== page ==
TN 9 (07-22)

SI 00530.210 What is a Law Enforcement Agency’s Role in Identifying Fugitives?

NOTE: Refer to the chart for the action required.

Court Case


Martinez Settlement

On April 1, 2009, SSA changed its policy of not paying fleeing felons. Follow the instructions below only for felony warrants with offense codes 4901, 4902, or 4999. Follow the Martinez settlement instructions in GN 02613.860GN 02613.885 for all other felony warrant codes.

Clark Court Order

On May 9, 2011, SSA changed its policy and no longer suspends or denies benefits or payments based solely on a probation or parole violation warrant (i.e., warrants with offense codes 5011, 5012, 8101, 8102, or 9999 or “Blank” and an offense charge symbol of “probation or parole violation”). Follow the Clark Court Order instructions in GN 02615.100GN 02615.190 for all probation or parole violation warrants.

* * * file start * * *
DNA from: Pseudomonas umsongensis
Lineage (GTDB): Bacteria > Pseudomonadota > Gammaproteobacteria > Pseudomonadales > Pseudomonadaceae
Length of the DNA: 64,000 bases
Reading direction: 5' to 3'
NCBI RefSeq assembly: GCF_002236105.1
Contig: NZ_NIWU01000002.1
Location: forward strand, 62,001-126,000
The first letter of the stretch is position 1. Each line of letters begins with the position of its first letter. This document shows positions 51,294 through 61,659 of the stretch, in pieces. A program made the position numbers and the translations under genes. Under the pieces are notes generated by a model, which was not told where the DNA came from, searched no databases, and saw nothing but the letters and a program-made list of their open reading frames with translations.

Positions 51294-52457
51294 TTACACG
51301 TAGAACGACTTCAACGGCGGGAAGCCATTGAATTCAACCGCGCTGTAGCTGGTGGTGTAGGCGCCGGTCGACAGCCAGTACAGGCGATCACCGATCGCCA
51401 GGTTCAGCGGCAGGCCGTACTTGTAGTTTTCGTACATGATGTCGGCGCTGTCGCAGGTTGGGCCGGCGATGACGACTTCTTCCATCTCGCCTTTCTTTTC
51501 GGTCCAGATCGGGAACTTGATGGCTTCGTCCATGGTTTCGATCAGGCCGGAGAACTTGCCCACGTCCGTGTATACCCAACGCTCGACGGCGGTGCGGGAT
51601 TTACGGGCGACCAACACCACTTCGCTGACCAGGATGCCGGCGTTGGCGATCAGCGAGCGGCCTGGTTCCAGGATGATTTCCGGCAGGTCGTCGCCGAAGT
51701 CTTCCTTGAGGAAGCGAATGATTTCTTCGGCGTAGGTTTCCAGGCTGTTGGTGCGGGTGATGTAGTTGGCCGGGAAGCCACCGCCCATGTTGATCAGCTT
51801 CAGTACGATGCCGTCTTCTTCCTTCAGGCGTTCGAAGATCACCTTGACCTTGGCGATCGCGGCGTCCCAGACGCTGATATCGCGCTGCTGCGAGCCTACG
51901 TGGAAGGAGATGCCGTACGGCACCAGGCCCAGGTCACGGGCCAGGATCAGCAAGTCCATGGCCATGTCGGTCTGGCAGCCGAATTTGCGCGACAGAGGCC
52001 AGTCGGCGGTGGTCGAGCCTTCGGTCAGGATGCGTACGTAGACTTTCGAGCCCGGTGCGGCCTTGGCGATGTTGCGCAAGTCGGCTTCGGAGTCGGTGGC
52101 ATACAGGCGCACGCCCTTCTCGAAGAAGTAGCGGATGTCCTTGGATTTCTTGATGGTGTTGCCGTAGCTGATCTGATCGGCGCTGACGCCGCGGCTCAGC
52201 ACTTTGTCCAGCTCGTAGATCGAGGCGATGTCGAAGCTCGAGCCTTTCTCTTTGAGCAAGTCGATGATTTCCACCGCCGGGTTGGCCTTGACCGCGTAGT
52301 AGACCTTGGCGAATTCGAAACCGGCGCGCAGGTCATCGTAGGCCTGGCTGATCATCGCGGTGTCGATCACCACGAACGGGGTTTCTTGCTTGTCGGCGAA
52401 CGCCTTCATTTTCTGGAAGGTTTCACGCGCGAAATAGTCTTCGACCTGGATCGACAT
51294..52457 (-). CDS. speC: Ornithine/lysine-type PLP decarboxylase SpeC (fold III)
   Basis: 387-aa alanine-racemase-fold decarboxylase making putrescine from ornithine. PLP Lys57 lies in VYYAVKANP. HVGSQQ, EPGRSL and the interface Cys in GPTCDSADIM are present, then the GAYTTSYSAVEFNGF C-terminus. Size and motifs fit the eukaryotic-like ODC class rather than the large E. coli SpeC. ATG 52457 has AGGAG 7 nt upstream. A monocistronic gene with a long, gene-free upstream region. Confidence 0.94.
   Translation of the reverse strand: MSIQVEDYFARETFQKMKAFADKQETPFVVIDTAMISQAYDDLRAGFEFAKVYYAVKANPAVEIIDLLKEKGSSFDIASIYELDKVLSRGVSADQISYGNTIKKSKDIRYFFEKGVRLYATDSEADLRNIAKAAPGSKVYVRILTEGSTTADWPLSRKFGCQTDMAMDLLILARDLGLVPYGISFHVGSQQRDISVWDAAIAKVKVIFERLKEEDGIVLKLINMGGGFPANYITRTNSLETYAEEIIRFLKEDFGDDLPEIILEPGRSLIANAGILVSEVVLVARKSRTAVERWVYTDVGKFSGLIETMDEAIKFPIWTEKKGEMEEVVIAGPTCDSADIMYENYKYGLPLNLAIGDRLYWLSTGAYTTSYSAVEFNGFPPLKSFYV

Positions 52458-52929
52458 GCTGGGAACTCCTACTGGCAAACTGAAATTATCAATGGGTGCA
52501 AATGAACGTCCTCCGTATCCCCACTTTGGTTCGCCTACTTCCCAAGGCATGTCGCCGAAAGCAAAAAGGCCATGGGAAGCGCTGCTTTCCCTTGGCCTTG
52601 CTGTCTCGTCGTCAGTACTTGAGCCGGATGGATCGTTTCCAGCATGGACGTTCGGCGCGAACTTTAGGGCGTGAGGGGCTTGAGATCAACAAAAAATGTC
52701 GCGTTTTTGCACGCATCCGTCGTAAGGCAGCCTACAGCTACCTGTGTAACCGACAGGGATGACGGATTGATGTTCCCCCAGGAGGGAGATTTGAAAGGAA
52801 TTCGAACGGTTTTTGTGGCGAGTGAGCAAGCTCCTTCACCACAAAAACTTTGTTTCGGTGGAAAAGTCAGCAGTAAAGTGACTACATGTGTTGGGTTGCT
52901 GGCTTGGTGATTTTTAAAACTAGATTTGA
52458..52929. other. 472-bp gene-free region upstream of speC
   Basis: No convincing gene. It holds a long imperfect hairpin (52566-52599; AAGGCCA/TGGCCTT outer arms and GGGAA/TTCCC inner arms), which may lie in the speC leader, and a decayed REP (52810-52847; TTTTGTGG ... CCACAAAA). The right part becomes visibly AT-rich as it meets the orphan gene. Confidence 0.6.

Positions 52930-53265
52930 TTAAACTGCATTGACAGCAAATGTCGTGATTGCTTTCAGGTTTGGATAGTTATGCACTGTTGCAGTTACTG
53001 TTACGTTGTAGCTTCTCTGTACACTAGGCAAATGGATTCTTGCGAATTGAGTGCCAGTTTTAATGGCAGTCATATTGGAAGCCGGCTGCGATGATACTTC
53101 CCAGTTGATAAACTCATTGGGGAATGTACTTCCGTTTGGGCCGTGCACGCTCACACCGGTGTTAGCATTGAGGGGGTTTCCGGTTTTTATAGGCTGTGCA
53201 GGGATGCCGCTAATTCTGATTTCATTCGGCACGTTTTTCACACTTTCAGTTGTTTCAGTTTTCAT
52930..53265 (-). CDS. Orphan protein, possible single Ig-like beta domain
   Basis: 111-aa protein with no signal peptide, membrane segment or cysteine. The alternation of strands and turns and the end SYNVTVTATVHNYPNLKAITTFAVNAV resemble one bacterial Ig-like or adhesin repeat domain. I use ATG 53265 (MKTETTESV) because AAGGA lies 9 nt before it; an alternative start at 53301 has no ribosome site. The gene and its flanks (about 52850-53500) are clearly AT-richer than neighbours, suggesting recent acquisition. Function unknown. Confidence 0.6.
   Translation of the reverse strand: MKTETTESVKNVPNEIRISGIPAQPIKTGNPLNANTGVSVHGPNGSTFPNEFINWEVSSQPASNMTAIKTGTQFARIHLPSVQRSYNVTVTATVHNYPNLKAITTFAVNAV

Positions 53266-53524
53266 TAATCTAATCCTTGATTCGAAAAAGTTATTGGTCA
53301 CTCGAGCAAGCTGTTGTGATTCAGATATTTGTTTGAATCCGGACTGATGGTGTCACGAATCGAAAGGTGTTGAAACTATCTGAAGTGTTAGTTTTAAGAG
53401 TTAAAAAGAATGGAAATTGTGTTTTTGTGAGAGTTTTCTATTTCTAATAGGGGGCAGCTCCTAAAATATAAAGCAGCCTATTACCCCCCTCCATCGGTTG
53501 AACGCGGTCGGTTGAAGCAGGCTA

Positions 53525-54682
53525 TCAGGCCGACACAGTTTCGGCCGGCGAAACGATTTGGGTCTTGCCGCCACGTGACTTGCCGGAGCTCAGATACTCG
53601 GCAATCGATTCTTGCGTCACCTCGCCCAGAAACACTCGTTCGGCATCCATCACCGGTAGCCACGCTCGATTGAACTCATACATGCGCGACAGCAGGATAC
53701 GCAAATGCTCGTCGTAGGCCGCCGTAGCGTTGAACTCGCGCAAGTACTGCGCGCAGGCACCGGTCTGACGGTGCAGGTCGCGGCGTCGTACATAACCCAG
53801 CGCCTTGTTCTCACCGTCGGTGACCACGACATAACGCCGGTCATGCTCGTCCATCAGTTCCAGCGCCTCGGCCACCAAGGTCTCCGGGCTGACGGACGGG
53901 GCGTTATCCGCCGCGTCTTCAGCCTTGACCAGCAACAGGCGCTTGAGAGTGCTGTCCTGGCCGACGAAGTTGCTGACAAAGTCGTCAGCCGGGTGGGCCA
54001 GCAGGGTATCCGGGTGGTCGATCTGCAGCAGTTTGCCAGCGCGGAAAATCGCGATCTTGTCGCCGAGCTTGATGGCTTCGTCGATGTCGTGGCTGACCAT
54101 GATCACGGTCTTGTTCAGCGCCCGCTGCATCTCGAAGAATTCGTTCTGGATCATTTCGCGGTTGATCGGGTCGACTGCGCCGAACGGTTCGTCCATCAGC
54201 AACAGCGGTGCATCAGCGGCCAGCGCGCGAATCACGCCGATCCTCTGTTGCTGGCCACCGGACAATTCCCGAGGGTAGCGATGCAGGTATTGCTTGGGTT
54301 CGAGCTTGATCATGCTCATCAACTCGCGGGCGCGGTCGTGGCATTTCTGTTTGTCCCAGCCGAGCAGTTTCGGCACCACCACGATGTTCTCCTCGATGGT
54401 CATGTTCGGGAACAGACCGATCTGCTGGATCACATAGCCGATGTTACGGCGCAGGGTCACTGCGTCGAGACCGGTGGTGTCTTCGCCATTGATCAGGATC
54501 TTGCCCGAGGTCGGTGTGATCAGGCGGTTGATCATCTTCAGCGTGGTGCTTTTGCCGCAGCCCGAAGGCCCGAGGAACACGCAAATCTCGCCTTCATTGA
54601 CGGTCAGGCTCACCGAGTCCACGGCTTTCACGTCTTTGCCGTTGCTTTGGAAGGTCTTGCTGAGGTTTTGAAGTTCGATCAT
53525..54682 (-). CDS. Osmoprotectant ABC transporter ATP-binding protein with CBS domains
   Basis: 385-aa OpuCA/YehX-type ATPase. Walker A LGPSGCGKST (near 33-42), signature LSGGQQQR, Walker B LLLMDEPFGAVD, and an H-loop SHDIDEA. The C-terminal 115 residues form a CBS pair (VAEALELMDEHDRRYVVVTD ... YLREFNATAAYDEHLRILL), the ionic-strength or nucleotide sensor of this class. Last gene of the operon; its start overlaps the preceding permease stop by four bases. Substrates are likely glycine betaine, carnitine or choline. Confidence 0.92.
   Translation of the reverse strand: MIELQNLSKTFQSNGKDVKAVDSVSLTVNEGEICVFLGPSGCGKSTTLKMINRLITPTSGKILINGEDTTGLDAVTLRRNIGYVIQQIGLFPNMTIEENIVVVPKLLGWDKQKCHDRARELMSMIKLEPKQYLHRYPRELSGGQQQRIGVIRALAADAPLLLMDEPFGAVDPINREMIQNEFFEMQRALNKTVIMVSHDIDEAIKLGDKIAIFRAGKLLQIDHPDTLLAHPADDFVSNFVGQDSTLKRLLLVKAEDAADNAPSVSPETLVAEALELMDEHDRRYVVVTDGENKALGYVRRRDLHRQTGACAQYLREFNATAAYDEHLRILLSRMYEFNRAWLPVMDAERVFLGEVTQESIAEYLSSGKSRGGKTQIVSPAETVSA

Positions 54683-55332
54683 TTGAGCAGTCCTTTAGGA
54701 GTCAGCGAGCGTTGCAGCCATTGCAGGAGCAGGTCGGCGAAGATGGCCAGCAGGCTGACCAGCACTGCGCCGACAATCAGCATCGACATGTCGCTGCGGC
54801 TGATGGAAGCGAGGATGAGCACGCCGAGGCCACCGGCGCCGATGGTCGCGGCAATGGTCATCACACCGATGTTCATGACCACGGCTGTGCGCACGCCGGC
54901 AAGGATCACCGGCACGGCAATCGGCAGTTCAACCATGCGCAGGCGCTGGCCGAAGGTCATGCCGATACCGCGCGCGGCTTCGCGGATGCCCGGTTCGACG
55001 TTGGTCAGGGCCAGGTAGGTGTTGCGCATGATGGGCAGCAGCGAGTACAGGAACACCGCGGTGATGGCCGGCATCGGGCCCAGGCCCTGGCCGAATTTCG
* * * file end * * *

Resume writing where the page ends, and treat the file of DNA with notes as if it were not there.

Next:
We will make additional changes to this section, as necessary, in the future.


Federal, State, and local law enforcement agencies provide SSA with warrant information from their records to match against the SSR. After the data match and OIG review, a listing of SSI recipients identified as fugitives or parole or probation violators is returned to the law enforcement agencies. Upon receipt of this information, each law enforcement agency will:

  • Determine if the warrant is still active;

  • Take all reasonable measures, including the use of photographs, to ensure that the fugitive is the SSI recipient;

  • Maintain the confidentiality about the source of the information when attempting to locate and apprehend the individual; and

  • Report back to OIG the results of their investigation.


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SI 00530.210 - What is a Law Enforcement Agency’s Role in Identifying Fugitives? - 07/25/2022
Batch run: 08/10/2022